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Aberglasney's Catalogue of Weal


Going through some old papers recently, I came across a copy of the Sale Catalogue of Surplus Household Appointments at Aberglasney Mansion, Llangathen. This old house was once the home of two well-known Carmarthenshire families the Rudds and the Dyers. The catalogue is of special interest because it contains references to articles associated with the family of the poet John Dyer.

The auctioneers who carried out the instructions of the owner, Mrs. Mayhew, were Messrs. William & Walter James, 7 Goat Street, Swansea, who had branches at Llangadock, Llandilo and Llandovery. The sale was held on the 1st, 2nd and 3rd April 1908 and the catalogue gave details of train services from Pembroke Dock, Neyland, Carmarthen, Llandilo, Shrewsbury, Swansea and Llanelly to the nearest local station, namely Golden Grove. In a note the auctioneers warned that 'the above Train Service is not guaranteed but is believed to be correct'.

Mrs. Mayhew figures in a picture of 'Four Carmarthenshire Ladies' in riding habit in H. M. Vaughan's South Wales Squires. She and her husband, Col. Charles George Adams Mayhew, were fanatical teetotallers. When she inherited Aberglasney they poured the contents of a fine cellar into the River Towy.

The catalogue runs to 47 pages and is rich in items of furniture of the Chippendale and Sheraton periods, also in old Welsh oak of the 17th and 18th centuries. Items said to belong to the poet Dyer were Lot 279 'A very peculiar half-circular high-back settle', Lot 695 'Very handsome four-poster mahogany bedstead with reeded pillars and rich canopy, with tapestry, drapery and window curtains to match, etc; the original net drapery, period about 1720 (reputed to be the Poet Dyer's own bedstead)', Lot 733 'Four massive old real Welsh oak chairs, 17th century (reputed to be the poet Dyer's)', Lot 806 'Pair of Massive real old Welsh oak chairs (reputed to be the poet Dyer's)'.

The only picture of real interest was in the hall Lot 201 'A very large oil painting "Aaron and Hur supporting Moses' Arms in the Wilderness", 13 feet by 10 feet, with an exceptionally Massive Frame, by Brigstocke of Carmarthen'.

Thomas Brigstocke (1809-81) was chiefly distinguished as a portrait painter and a self-portrait is in the National Library of Wales, Aberystwyth; other works are in the Guildhall, Carmarthen and the Town Hall, Llanelli. After years of study in France and Italy, he went to Egypt where he painted portraits of Viceroy Mehemet Ali and his family. He exhibited often at the Royal Academy and his work is represented at the National Portrait Gallery. The Mayhews were supporters of the Royal Institute of Painters in Water Colours and Lots 144 to 167 included the of works artists largely forgotten today.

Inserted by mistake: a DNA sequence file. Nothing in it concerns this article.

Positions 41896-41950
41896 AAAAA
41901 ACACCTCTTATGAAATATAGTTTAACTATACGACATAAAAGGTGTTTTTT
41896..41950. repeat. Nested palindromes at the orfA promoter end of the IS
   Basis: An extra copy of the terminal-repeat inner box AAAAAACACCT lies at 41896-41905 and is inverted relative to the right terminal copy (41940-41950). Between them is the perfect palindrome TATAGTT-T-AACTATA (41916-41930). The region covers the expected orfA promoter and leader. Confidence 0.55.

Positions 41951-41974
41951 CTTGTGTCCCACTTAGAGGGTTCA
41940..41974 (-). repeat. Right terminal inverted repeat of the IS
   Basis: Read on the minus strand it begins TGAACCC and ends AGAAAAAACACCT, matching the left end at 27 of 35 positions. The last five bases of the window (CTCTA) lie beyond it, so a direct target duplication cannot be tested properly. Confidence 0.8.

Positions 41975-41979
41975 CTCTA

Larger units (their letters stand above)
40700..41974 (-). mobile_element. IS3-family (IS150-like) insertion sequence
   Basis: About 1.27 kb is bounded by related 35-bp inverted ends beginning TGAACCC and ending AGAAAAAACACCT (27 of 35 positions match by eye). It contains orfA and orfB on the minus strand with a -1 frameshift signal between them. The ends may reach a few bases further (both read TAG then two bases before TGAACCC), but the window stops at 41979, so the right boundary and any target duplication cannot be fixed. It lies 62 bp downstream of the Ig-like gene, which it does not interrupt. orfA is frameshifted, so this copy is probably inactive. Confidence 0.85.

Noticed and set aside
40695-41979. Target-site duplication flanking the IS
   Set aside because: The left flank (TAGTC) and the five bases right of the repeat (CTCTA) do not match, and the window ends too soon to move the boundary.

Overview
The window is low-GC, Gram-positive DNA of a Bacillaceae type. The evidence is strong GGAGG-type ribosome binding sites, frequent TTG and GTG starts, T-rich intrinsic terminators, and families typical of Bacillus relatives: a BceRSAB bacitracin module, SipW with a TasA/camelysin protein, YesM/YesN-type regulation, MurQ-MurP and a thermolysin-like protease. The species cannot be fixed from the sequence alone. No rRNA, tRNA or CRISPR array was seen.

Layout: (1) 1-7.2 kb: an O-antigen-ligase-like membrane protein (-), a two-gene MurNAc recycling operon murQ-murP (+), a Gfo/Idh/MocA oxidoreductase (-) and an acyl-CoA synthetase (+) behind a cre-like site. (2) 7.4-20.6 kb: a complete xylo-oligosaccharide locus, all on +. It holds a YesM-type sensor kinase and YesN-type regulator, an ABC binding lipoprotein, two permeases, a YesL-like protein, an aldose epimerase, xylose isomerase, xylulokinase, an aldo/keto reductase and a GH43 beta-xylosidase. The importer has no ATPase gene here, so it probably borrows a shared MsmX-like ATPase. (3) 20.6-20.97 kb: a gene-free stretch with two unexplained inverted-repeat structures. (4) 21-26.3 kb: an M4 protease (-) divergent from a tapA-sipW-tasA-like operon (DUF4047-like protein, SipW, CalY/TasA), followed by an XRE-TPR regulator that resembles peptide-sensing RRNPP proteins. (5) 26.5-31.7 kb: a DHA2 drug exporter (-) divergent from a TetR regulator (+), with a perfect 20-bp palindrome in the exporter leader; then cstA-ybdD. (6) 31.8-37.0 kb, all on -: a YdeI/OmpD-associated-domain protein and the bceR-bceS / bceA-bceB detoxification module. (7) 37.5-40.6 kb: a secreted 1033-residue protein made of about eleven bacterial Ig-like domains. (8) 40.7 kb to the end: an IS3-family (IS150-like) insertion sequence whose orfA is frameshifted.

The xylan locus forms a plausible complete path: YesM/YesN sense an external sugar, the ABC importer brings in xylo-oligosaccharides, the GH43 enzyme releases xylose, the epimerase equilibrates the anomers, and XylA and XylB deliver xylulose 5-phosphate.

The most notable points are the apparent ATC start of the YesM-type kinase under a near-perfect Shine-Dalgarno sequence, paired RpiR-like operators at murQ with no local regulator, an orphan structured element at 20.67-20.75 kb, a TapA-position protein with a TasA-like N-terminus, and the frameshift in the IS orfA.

The books, Lots 406 to 476, show only one in Welsh, the Bible published for David Humphreys at Carmarthen in 1807; Bibles in English are dated 1608, 1621-25, 1638 and 1766. The library was strong in novelists of the early and middle years of the nineteenth century. One very important item is Lot 493, 'Rare Edition of "Dyer's Poems", with a manuscript Poem (probably an autograph poem) signed "John Dyer"'.

There are twenty-one lots of rare old pewter, forty plates in all. Very little silver and plate figures in the catalogue, which is strong in items of rare china as Lots 522 to 671 show. No dates are given for the glass, Lots 935 to 1039. The house was well stocked with linen as Lots 1066 to 1154 show, many of the lots being in dozens.

In the coach-house were a small light-weight wagonette, a Victoria, in first-class condition, by Offord, a pony-trap in solid polished walnut, with plated fittings, by Roberts, Bridgewater, an excellent phaeton in first-class condition and an excellent brougham, with pole, bar and shafts complete.


Writing to the Editor in respect of Vol. XIV of The Carmarthenshire Historian, Mr. Gwynfor Evans, M.P. says:

Hoffwn yn gyntaf eich llongyfarch yn gynnes dros ben ar y cynyrchiad hwn. Mae'r rhifyn diweddaf yn arbennig o dda, a'r cyfan, gan gynnwys eich erthygl chwi, yn hynod o ddarllenadwy. Mae'n rhyfeddol eich bod yn gallu cynyrchu cylchgrawn mor swmpus am bris mor fach.
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